EX-Taoiseach Bertie Ahern has warned that gains made by the peace process on the island of Ireland are being put in jeopardy by Britain due to its stance over the Northern Ireland Protocol.
Speaking at the launch for Albert Reynolds, Risk Taker for Peace, written by former Fianna Fáil TD and minister, Conor Lenihan, Mr Ahern said that many of the themes in the book remain relevant today.
Particularly the need for practical negotiations between the UK and the EU over the withdrawal agreement.
A successful businessman before entering the political arena, Reynolds’ business-like manner and straight forward negotiating style enabled him to “thrash it with the best of them”, Mr Ahern said.
He said it “came to huge benefit” particularly when negotiating EU grants amounting to €1.2bn per year in the decade from 1989 to 1999.
Calling for a revival of this spirit in the political wrangling over Article 16 of the UK-EU withdrawal agreement, Mr Ahern said: “Dublin and London need to reunite with a sense of common purpose in the relationship, but also a moral renewal of the concept of practical reconciliation”.
His criticism was reserved exclusively for the British side.
Rebuking what he sees as its inflexibility over the Northern Ireland protocol, Mr Ahern said the UK has been unwilling to compromise despite multiple EU concessions.
The former Taoiseach and champion of the peace process warned of a “foreboding sense that some of the gains we’ve made in recent decades are being squandered, and that there are some people that don’t understand them on the British side.
“Endless squabbles, whether it was over the formation of the executive that went on for years, or now the Northern Ireland Protocol, now need to be brought to a swift end.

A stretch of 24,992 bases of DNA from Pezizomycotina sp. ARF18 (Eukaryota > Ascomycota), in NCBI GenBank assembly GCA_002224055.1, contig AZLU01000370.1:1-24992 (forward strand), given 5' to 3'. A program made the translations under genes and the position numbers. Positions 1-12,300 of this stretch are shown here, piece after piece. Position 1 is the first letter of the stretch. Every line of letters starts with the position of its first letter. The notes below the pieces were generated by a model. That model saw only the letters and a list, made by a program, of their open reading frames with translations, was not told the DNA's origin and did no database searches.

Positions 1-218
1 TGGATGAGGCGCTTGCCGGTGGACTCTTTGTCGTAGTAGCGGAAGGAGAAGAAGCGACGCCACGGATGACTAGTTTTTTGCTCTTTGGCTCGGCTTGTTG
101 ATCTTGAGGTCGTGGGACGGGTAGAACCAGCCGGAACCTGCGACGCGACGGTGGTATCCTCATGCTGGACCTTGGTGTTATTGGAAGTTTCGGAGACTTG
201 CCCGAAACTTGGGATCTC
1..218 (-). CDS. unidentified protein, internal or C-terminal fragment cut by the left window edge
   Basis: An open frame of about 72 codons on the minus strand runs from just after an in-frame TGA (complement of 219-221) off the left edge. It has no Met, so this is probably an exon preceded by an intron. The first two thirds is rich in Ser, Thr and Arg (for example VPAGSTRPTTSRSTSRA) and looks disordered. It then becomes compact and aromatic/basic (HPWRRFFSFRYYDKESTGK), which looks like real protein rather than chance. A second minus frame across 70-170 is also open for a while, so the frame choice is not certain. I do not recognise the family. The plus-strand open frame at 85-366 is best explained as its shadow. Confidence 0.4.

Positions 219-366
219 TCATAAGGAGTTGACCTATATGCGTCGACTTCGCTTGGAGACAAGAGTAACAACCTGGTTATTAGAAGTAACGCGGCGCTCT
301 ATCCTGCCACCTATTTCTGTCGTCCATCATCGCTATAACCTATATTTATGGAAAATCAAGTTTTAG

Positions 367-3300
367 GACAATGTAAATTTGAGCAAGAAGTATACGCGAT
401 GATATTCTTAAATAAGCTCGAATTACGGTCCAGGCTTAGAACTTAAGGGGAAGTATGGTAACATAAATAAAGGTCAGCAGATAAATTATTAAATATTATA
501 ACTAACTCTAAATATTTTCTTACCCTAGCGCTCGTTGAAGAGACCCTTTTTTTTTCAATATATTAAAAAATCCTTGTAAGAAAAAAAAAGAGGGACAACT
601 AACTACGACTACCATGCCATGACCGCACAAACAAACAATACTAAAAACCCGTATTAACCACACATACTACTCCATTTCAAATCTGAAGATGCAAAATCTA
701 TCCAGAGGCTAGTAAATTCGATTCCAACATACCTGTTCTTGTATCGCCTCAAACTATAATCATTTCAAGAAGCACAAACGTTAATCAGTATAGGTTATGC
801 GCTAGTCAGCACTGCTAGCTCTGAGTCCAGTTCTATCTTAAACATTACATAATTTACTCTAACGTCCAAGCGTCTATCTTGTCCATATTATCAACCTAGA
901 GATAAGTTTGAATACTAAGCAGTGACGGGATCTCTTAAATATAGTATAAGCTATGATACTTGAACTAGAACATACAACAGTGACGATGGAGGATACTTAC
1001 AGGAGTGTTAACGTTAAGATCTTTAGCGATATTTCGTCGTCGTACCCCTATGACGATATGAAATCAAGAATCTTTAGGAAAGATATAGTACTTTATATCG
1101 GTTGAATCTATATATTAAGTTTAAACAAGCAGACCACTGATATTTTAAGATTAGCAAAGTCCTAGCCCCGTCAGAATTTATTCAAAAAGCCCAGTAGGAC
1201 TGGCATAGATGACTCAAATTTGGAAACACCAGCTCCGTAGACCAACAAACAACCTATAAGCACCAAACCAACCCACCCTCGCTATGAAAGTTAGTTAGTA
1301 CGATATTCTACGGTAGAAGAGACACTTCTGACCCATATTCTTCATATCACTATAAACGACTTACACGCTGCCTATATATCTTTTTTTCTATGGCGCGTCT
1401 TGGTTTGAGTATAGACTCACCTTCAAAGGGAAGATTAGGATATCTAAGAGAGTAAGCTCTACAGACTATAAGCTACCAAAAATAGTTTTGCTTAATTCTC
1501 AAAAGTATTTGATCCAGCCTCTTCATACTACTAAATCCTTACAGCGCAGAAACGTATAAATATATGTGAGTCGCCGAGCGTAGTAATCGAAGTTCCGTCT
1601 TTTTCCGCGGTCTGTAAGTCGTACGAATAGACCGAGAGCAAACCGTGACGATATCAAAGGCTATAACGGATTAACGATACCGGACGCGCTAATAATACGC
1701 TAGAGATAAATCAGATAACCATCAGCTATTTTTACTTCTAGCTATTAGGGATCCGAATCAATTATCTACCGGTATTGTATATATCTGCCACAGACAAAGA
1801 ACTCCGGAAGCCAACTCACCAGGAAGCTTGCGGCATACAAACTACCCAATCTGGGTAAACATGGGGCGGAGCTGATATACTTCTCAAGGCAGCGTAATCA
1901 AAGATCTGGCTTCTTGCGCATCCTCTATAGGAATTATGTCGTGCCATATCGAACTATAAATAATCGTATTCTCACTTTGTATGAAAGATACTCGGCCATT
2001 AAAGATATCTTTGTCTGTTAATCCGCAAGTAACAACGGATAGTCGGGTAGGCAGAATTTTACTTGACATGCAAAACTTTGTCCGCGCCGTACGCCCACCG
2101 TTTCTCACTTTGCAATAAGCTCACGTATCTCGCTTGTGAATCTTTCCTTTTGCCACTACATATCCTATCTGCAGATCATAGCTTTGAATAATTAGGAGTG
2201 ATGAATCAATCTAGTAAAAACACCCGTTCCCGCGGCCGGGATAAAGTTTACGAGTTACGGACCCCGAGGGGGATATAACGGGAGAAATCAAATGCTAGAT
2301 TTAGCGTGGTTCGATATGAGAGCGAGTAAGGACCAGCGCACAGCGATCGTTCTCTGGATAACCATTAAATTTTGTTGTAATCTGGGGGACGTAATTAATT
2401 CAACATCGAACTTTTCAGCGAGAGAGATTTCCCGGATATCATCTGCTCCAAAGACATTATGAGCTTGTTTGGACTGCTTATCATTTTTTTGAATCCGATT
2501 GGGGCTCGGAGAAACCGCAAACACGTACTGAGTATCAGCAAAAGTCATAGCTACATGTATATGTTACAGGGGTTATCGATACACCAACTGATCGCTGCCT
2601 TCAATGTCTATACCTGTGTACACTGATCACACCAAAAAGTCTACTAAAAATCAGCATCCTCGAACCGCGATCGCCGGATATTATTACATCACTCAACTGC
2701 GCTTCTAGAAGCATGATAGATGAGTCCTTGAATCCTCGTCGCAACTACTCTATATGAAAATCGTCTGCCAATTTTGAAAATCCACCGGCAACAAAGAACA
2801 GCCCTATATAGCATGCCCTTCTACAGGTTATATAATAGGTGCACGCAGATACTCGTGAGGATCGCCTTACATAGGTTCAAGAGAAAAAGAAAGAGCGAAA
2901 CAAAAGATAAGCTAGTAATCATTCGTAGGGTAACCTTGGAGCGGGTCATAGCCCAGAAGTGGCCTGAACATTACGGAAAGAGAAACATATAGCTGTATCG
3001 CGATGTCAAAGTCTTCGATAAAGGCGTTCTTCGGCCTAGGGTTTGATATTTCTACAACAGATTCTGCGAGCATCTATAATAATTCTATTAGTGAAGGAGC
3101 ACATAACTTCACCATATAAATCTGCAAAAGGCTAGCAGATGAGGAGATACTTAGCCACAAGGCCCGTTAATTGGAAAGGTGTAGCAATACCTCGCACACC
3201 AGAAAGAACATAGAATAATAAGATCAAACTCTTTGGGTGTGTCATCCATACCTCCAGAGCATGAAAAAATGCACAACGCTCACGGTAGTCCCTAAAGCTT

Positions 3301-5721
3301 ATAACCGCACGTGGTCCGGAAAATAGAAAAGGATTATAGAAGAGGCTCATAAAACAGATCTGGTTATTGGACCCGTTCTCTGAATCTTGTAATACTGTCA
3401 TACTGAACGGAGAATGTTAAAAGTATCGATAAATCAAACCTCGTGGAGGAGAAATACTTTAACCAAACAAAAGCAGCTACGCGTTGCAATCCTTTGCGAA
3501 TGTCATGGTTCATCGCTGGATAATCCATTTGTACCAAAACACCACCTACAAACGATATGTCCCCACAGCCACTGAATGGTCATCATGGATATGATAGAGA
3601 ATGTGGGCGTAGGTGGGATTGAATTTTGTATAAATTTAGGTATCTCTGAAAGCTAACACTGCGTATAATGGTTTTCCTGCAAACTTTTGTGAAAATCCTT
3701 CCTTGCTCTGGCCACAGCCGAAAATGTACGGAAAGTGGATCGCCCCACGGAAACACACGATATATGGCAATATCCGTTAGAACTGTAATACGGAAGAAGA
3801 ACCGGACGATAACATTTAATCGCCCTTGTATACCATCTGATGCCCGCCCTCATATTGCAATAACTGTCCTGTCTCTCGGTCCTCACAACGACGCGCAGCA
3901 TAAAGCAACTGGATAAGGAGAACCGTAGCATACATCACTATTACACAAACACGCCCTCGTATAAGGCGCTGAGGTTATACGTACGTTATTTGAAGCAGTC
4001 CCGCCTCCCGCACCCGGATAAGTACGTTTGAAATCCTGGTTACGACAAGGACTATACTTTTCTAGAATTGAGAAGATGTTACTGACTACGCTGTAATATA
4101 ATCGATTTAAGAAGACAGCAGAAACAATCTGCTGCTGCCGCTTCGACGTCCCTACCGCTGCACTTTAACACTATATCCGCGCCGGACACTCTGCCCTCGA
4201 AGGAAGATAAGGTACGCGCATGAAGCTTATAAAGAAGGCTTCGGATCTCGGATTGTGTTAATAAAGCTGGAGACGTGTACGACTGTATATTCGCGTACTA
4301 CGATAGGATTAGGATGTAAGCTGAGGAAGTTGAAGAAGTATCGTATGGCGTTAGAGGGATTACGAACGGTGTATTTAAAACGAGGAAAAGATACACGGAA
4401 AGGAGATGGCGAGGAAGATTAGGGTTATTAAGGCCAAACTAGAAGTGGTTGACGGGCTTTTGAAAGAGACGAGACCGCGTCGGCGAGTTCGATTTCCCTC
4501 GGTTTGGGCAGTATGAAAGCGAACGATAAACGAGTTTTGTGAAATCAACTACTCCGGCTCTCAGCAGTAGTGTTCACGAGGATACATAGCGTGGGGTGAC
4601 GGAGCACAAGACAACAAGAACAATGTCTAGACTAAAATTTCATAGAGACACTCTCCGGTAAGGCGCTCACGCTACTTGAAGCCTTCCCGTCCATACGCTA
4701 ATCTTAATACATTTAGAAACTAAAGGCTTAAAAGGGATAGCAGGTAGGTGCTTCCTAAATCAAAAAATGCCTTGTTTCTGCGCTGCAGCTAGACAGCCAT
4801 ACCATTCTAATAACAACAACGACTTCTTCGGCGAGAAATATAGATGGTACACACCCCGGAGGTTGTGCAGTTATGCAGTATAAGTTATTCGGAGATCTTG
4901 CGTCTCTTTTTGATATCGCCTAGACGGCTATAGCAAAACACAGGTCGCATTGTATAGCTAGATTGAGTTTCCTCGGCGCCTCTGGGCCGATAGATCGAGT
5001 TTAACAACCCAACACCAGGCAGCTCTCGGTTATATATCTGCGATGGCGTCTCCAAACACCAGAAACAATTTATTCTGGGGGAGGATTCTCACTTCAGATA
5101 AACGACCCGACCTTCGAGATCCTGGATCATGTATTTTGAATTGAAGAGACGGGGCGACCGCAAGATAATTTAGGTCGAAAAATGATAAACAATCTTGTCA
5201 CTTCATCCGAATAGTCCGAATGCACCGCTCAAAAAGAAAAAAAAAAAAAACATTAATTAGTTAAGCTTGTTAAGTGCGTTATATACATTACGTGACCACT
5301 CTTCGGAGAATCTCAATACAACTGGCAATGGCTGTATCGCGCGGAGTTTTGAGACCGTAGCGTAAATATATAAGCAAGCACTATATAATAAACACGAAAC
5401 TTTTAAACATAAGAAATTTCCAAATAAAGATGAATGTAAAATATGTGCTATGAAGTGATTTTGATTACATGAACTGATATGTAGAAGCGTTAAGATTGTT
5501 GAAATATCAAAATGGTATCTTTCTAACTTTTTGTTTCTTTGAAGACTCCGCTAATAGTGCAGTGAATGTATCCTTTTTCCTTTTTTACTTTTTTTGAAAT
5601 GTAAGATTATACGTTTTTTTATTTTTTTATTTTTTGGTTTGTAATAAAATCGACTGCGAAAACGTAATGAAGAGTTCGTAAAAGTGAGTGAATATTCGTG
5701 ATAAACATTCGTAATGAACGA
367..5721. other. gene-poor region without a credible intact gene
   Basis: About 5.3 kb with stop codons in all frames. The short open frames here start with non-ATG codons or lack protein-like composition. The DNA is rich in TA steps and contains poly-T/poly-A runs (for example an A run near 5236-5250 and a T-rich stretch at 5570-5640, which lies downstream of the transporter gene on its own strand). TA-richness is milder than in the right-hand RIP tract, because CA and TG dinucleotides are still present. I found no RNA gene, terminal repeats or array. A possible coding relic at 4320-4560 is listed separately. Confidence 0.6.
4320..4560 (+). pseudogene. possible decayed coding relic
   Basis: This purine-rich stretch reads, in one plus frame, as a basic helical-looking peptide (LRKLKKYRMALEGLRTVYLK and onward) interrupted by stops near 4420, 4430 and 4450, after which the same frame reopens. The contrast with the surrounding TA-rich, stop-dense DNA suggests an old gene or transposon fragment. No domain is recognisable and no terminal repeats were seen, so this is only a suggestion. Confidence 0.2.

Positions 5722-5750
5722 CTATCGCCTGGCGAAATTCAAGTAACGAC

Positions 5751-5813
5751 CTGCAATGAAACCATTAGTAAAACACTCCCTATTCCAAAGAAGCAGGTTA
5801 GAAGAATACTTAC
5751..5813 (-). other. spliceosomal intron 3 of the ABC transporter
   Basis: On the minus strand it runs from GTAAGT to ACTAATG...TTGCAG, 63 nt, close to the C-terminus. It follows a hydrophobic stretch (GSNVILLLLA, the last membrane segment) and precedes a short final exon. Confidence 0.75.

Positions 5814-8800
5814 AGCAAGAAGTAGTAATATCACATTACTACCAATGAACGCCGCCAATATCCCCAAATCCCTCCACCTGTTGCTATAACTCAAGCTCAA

“I think the heads of government need to take a shared lead on this issue”.
Mr Ahern was keen to stress the historical significance of the Downing Street Declaration of 1993, negotiated between Albert Reynolds and British Prime Minister John Major, as opposed to the earlier Anglo-Irish Agreement of 1985 agreed between Fine Gael Taoiseach Garret FitzGerald and his British counterpart, Margaret Thatcher.
He said: “There is a story often put forward, which is done in a very orchestrated way, that it was the Anglo Irish Agreement of 1985 that was the key [to future negotiations].
“That is just not true.”
Mr Ahern said: “If you mentioned the Anglo Irish Agreement to unionists they walked out.
“If you mentioned it to the DUP they ran out, to republicans and to loyalists they attacked you, and SDLP supported it.
“Fianna Fáil did not, and it had its differences over that."
He went on to say: “During my time, when we were in negotiations, it was never the Anglo Irish Agreement, it was always the Downing Street Declaration and the subsequent framework document."
“Just for the historical record while I still have breath in the body to say it", Mr Ahern said in an exasperated tone.
“That’s not to take anything from those involved in 1985, but the reality was, the Anglo-Irish Agreement was never mentioned in the room”, he concluded.
Touching on the fast-changing times during which Reynolds was in office, Mr Ahern described the radical overhaul to the Irish economy that his predecessor helped to deliver.
In the early 90’s there were no mobile phones in Ireland, and the country had a workforce of under 900 thousand – whereas today the number stands at 2.25 million, in “jobs of far higher standards”, Mr Ahern said.
Mr Reynolds lay the foundation stones for many of these developments.
Despite their disagreements, some of which are rehashed in the book, Mr Ahern praised Mr Reynolds for promoting a more decent brand of politics than is commonly practiced today.
He said: “We were warned [by Reynolds] not to go out and say negative things about people in other parties, I wish that was contagious and had carried on to today.
“It wasn’t for political reasons, it was genuinely because he thought people needed a break”.
The book is £17.70 and can be found on Amazon here.